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New land rules bring J&K on par with the rest of India

GS Paper 3


Source: The Hindu

Context: The abrogation of special status under articles 35A and 370 for Jammu and Kashmir was followed by various initiatives to initiate land reforms and modernization in the erstwhile state.

Toughening the stand on newly introduced land rules that have ended leaseholders’ rights for extension in the Union Territory (UT) has brought Jammu and Kashmir to par with India.


Initiatives taken for land reforms:

  • In 2020, the Centre notified ‘The Union Territory of Jammu and Kashmir Reorganization (Adaptation of Central Laws) Order which resulted in the repeal of 11 land laws in J&K, including the Big Landed Estates Abolition Act of 1950.
  • Domicile requirements to purchase non-agricultural land have been removed, equalising J&K with other states.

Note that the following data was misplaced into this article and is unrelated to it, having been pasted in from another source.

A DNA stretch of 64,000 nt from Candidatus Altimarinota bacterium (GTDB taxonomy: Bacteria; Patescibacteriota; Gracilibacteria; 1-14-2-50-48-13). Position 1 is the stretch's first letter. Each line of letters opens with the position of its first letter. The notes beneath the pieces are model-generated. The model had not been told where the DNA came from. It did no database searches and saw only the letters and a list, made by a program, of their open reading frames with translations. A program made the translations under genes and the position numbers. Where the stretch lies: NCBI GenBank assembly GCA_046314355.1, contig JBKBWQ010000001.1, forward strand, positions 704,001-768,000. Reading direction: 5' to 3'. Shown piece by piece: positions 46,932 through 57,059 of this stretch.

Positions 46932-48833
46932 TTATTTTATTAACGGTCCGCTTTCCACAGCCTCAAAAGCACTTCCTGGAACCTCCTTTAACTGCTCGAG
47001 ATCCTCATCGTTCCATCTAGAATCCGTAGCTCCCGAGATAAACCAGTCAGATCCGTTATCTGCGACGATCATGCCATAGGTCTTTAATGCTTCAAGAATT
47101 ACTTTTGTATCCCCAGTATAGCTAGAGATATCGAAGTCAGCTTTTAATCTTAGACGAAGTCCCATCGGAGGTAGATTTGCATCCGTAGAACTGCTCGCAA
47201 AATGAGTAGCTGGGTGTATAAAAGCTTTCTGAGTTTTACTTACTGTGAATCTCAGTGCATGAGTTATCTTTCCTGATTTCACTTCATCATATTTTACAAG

• Wife and children of an agriculturist would also fall in the Agriculturist category for the purposes of the Jammu & Kashmir Land Revenue Act, 1996.
  • Implementation of the Real Estate (Regulation and Development) Act, 2016 or RERA to regulate the real estate sector.
  • Aapki Zameen Aapki Nigrani’ under the Digital India Land Records Modernization Programme (DILRMP) for modernizing the management of land records has been launched in the UT.
  • These measures benefit economic development, ease of service delivery to the citizens, and reduction in litigation due to poor record-keeping.

Shortcomings of these measures:

  • Special-status of J&K still stands as articles that have been abrogated and not completely abolished. This indicates such reforms violate special rights given to domiciles.
  • Lack of consultation with local leadership – The elected government has been disbanded and such initiatives are almost completely a top-down affair.
  • Popular dissent people have protested against the measures as they see the removal of domicile needs as an attempt to drastically shift the demography of the region.
  • Undoing reforms: legislations like the Big Landed Estates Abolition Act of 1950 actually implemented the intended post-independence land reforms, such repeals are undoing the past progress.


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